“There’s much room for improvement compared to what we’re currently doing. It’s a question of continually to push that this is an issue that we need to address.”

Forces members are examined for a variety of possible injuries in theatre and when they return from a deployment, but the data in most cases is contained in a paper record that goes into individual files.

It’s also up to soldiers to indicate in questionnaires if they suspect they have sustained certain injuries.

To test for hearing loss at home, military doctors have to rely on antiquated 1970s-vintage audiometres for which replacement parts are not being made and can produce only a paper document.

The absence of any condensed data on injuries has left the Forces without a global, detailed picture of the injuries affecting soldiers serving in environments characterized by bomb blasts, gunfire and loud equipment.

“The usefulness of that sort of data is to provide us with a track record as to changes in the patterns of injuries or illnesses,” says Bryan Garber, a deployment health specialist with the Canadian Forces health services group in Ottawa.

“We don’t actually have any current numbers on the incidence of mild traumatic brain injury in the Canadian Forces population serving in Afghanistan.”

Statistics and studies coming out of the U.S. indicate one in four soldiers serving in Iraq or Afghanistan have damaged hearing, caused largely by blasts from improvised explosive devices, suicide bomb explosions and prolonged exposure to noisy vehicles.

According to Veterans Affairs Canada, close to 320 military personnel who served in Afghanistan since 2001 are now receiving disability benefits linked to hearing loss.

Of the total number of Canadian veterans receiving benefits, roughly half are due to a hearing impairment.

“There are a lot we do in the military that are very damaging to hearing and that has always been so,” said Maj. Sandra West, a base surgeon at the Ottawa military clinic who spent seven months in Afghanistan earlier this year.

“It’s very hard to protect your hearing all the time just because of the sorts of things we do.”

In 2001, Veterans Affairs had 37,374 clients in receipt of treatment benefits for their hearing loss with total expenditures of $22.6 million.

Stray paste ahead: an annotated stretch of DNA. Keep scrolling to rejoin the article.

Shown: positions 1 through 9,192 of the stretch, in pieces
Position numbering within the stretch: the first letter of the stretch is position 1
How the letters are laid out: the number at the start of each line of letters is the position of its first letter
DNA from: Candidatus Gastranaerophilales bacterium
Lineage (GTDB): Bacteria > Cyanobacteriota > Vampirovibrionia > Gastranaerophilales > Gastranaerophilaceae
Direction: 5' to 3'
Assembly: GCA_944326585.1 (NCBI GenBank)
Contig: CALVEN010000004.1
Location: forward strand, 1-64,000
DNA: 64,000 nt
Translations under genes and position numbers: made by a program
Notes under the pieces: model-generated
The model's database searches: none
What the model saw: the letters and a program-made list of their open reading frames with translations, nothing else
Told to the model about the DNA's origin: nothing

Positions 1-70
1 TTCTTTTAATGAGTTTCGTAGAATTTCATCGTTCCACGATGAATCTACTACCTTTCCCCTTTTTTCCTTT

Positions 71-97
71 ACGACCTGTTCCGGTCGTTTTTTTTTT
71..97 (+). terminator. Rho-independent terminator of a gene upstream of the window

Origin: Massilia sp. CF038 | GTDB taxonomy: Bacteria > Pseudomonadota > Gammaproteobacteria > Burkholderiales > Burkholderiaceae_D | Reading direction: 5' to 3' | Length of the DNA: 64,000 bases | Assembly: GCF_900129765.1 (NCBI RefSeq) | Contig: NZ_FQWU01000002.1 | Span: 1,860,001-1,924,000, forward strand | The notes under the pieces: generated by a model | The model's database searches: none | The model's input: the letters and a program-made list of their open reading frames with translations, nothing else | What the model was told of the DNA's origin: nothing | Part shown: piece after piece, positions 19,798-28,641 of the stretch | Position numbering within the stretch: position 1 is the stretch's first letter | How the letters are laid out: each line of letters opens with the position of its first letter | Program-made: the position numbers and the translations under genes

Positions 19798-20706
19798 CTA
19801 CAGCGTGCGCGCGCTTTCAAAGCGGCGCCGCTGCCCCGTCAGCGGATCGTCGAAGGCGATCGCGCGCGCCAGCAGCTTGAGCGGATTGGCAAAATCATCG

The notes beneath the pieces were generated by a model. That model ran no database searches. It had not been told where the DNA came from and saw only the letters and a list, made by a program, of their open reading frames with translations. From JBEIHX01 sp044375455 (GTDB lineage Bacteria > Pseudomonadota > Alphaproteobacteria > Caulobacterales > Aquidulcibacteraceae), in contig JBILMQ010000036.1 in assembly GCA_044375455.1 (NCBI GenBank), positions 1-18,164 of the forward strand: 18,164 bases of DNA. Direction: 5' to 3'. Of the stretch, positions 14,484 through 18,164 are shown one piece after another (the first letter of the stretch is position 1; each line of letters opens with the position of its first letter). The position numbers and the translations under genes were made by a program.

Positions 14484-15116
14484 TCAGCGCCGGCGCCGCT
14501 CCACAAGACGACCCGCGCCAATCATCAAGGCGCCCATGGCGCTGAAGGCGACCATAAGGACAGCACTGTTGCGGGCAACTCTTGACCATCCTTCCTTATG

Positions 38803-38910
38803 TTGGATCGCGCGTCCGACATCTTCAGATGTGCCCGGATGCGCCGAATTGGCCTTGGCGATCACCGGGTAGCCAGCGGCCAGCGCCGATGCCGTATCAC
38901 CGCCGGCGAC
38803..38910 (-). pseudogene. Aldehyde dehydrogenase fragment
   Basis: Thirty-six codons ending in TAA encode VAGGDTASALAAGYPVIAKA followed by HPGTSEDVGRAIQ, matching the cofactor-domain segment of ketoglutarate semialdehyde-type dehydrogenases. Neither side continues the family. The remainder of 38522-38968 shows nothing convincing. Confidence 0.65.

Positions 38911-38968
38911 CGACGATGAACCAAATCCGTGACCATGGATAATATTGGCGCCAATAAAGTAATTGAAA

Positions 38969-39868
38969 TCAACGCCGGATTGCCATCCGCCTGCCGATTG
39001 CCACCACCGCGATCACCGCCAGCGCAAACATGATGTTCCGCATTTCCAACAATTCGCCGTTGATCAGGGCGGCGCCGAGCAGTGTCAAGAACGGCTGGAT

By this March, that number had risen to 47,347 clients at a cost of $38.5 million.

“This is a huge problem,” said Tsekrekos. “Hearing loss is the biggest occupational health issue in the Canadian Forces.”

More than seven years after troops have been on the ground in Afghanistan, the Forces are in the process of trying to implement systems to collect data on brain injuries and hearing loss.

Tsekrekos says they plan on introducing new computerized audiometres possibly in the next few years that will create a digital record and help produce a Force-wide picture of hearing loss.

The military is also implementing a system to collect information on brain injuries used by the United States called the Joint Theatre Trauma Registry. Garber said the system should be up and running sometime next year.

He estimates that the numbers of troops indicating mild traumatic brain injuries could range up to 20 per cent, but that most wouldn’t likely have long-term problems.

“It should be providing more stable statistics on the incidence of this and what the recovery looks like,” he said.

A recent study by the U.S. RAND Corp. found that 320,000 former serving members sustained mild traumatic brain injuries, but that the majority had no persistent symptoms.

Garber said reports on brain injuries among international troops have overstated the extent of the problem and fail to explain that the bulk of people who experience mild brain injuries recover spontaneously within weeks or months.

Source

Elusive threats boost PTSD risk in Afghanistan